Smoking, alcohol use, obesity, and overall survival from non-Hodgkin lymphoma: A population-based study

Susan M. Geyer, Lindsay M. Morton, Thomas M. Habermann, Cristine Allmer, Scott Davis, Wendy Cozen, Richard K. Severson, Charles F. Lynch, Sophia S. Wang, Matthew J. Maurer, Patricia Hartge, James R. Cerhan

Research output: Contribution to journalArticlepeer-review

56 Scopus citations


BACKGROUND: Smoking, alcohol use, and obesity appear to increase the risk of developing non-Hodgkin lymphoma (NHL), but to the authors' knowledge, few studies to date have assessed their impact on NHL prognosis. METHODS: The association between prediagnosis cigarette smoking, alcohol use, and body mass index (BMI) and overall survival was evaluated in 1286 patients enrolled through population-based registries in the United States from 1998 through 2000. Hazard ratios (HRs) and 95% confidence intervals (95% CIs) were estimated using Cox regression, adjusting for clinical and demographic factors. RESULTS: Through 2007, 442 patients had died (34%), and the median follow-up for surviving patients was 7.7 years. Compared with never smokers, former (HR, 1.59; 95% CI, 1.12-2.26) and current (HR, 1.50; 95% CI, 0.97-2.29) smokers had poorer survival, and poorer survival was found to be positively associated with smoking duration, number of cigarettes smoked per day, pack-years of smoking, and shorter time since quitting (all P <0.01). Alcohol use was associated with poorer survival (P = 0.03); compared with nonusers. Those drinking >43.1 g/week (median intake among drinkers) had poorer survival (HR, 1.55; 95% CI, 1.06-2.27), whereas those drinkers consuming less than this amount demonstrated no survival disadvantage (HR, 1.13; 95% CI, 0.75-1.71). Greater BMI was associated with poorer survival (P = 0.046), but the survival disadvantage was only noted among obese individuals (HR, 1.32 for BMI ≥30 vs BMI 20-24.9; 95% CI, 1.02-1.70). These results held for lymphoma-specific survival and were broadly similar for diffuse large B-cell lymphoma and follicular lymphoma. CONCLUSIONS: NHL patients who smoked, consumed alcohol, or were obese before diagnosis were found to have a poorer overall and lymphoma-specific survival.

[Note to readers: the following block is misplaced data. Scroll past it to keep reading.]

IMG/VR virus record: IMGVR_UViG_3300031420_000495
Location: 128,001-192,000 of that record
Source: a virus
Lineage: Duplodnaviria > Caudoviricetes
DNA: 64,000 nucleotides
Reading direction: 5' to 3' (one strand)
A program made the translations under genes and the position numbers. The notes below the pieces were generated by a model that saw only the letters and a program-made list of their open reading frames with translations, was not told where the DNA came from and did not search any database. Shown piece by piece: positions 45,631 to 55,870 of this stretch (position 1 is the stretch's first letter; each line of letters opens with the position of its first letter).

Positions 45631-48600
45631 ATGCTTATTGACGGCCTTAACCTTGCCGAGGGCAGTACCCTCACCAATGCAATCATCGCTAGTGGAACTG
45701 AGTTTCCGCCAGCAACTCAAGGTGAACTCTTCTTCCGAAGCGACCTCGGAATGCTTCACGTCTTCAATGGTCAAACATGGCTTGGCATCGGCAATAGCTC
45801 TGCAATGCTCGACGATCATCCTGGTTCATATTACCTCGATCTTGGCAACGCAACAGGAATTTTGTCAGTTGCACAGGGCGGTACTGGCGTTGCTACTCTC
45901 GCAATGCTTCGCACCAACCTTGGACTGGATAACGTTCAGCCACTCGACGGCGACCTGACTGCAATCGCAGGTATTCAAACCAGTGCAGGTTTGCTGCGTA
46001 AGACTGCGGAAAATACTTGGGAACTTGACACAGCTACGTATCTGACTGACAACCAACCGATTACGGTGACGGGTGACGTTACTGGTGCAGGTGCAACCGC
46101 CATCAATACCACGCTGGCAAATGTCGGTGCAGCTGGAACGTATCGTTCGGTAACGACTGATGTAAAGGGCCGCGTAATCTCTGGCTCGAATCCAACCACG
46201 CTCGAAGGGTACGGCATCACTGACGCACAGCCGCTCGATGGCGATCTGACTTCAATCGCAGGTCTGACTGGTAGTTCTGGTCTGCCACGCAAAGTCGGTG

Original languageEnglish (US)
Pages (from-to)2993-3000
Number of pages8
Issue number12
StatePublished - Jun 15 2010


  • Alcohol
  • Non-Hodgkin lymphoma
  • Obesity
  • Smoking
  • Survival

ASJC Scopus subject areas

  • Oncology
  • Cancer Research


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